The single best mistake an opponent will make against me is to presume that because I am short and heavyset I won’t move. That’s a mistake you’ll make once. I may be a larger man, but I am super-flexible, and I can move like my bones are made of jelly.

I like to go for hikes, and I attempt to take a 20–40 minute walk every day. Overall I prefer to take stairs rather than elevators, especially for 5 floors or fewer.

Yet there is more I could do. I will often get caught up in other things and neglect my walk. Some weeks I only fence a day or two, and some of those practices I do more teaching than fighting. Further, I only occasionally hit the gym and lift weights, which also contributes to my health.

I get exercise, but I could certainly get more, and practice a better routine.

My health is decent, but…

When it comes to being heavyset I know that this is not healthy. Yet overall I am in decent shape, save the excess weight and the large gut that gets into a room a few seconds before the rest of me does.

My blood pressure is normal. At rest, my heart rate tends to be in the low 60’s. While I do have high cholesterol (which I am genetically pre-disposed to, btw) I take a statin that keeps it below 200.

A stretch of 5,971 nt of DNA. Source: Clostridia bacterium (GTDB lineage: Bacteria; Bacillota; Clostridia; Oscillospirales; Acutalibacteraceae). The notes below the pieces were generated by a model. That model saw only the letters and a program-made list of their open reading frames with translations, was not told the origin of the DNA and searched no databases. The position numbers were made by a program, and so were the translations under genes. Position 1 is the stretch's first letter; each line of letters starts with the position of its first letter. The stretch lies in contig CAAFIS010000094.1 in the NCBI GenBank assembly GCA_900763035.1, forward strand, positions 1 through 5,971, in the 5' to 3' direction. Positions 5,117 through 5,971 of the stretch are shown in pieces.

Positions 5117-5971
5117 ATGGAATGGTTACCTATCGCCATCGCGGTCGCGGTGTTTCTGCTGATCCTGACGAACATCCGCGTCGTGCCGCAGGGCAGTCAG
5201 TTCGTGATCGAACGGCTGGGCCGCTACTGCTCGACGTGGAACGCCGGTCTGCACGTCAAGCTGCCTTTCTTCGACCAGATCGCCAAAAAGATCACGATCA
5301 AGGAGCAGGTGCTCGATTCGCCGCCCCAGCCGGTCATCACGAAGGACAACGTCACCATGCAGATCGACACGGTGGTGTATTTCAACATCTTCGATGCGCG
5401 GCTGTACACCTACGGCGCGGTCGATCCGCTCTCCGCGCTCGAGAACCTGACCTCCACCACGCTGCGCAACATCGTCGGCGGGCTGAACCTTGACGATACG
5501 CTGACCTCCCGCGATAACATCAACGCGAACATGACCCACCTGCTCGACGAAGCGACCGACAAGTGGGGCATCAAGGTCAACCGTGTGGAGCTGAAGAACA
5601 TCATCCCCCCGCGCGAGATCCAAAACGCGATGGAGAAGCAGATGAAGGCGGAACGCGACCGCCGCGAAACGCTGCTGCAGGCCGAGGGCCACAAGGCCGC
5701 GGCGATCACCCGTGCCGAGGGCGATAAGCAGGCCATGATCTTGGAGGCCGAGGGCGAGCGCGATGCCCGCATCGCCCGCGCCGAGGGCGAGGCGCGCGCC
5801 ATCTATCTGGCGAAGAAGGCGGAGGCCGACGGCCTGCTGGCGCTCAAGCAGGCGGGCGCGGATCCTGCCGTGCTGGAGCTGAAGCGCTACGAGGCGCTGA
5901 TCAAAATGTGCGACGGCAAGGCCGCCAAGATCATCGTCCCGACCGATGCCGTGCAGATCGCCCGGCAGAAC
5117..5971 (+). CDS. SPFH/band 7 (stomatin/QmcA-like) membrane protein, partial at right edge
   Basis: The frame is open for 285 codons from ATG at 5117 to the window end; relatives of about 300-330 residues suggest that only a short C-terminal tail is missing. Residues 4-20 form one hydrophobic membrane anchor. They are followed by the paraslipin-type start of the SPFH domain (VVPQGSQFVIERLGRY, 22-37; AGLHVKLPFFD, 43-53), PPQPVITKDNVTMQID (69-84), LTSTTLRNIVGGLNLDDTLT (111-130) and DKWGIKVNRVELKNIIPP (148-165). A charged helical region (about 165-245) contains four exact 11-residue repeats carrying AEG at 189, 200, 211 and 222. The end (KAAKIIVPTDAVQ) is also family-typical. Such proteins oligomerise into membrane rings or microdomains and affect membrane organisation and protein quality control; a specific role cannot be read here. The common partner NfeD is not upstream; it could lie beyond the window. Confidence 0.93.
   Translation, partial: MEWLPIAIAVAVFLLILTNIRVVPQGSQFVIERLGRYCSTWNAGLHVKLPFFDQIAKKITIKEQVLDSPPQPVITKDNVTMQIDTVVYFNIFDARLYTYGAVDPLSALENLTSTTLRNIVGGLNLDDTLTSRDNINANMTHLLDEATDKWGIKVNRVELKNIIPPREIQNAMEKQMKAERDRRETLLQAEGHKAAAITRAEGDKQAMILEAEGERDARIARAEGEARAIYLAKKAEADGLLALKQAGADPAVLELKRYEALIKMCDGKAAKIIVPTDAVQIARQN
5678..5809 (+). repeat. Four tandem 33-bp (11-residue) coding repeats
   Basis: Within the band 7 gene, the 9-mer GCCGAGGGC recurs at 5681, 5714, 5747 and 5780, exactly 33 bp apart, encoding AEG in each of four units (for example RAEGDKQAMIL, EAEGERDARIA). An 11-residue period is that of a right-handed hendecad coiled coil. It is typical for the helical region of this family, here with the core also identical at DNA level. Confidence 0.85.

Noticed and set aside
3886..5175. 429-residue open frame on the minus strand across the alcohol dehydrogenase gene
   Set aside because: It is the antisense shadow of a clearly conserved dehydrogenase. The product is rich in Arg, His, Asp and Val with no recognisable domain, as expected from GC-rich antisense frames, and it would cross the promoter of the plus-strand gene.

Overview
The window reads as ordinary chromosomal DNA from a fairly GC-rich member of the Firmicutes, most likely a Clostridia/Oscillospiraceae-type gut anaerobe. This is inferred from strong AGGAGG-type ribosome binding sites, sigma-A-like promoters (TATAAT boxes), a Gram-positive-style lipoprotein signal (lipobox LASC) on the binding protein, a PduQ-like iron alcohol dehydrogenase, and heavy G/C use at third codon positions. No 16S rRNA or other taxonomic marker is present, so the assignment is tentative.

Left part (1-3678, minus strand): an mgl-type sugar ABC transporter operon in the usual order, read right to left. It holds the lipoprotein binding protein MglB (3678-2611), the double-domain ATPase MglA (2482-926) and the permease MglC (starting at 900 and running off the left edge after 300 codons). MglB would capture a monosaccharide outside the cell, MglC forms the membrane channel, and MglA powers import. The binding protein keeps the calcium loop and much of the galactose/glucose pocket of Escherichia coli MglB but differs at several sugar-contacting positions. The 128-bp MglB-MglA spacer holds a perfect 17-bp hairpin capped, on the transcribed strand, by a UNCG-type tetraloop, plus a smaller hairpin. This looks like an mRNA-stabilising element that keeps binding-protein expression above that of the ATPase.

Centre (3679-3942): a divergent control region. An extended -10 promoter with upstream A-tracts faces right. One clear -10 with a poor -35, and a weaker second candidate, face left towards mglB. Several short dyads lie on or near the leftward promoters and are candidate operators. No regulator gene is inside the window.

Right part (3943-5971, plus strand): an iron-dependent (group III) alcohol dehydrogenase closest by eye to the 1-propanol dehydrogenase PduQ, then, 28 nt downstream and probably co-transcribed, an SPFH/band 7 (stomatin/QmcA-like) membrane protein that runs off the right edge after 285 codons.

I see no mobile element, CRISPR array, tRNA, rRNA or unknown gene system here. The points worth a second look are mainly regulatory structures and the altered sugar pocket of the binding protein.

My joints are a bit messy. I have had tendonitis in both elbows (though that’s currently healed), carpal tunnel syndrome in both wrists, and my right clavicle is held together by 3 titanium plates (I explain why in this article.)

And then there are my knees. I tore the meniscus in my left knee about 6 years ago, and I have done a lot of damage to the right knee, resulting in next-to-no cartilage to be found there.

Overall I am fine, I can walk and run (not well nor fast) but I get sore and stiff along the way. Taking off the weight would most definitely help my knees be less stiff and sore overall.

Then there is my mental health. I battle with depression and have been most of my life. To combat it I practice meditation, work on being more mindful overall, and take an anti-depressant to maintain an even keel.

Yet it’s an ongoing struggle, and food has been one comfort, while laziness has been another. When I am down sometimes just lying on the couch with a cat strewn across me, watching mindless TV beats taking a walk — even though the walk would make me feel better.

Diet, exercise, physical and mental health meet self-love

The time has come to take a new approach to this. How and where to begin is a challenge, but I thought that I would start by sharing my idea for this with you, here.

To take control over any aspect of my life, I need to be aware of myself. Ergo, I need to continue to practice mindfulness.

Mindfulness means being aware of what I am thinking, what and how I am feeling, and the intent of any actions that I take.

In working to become more mindful I gain knowledge of myself. Knowledge is power, and that’s where I can begin to better act on directing changes for my life.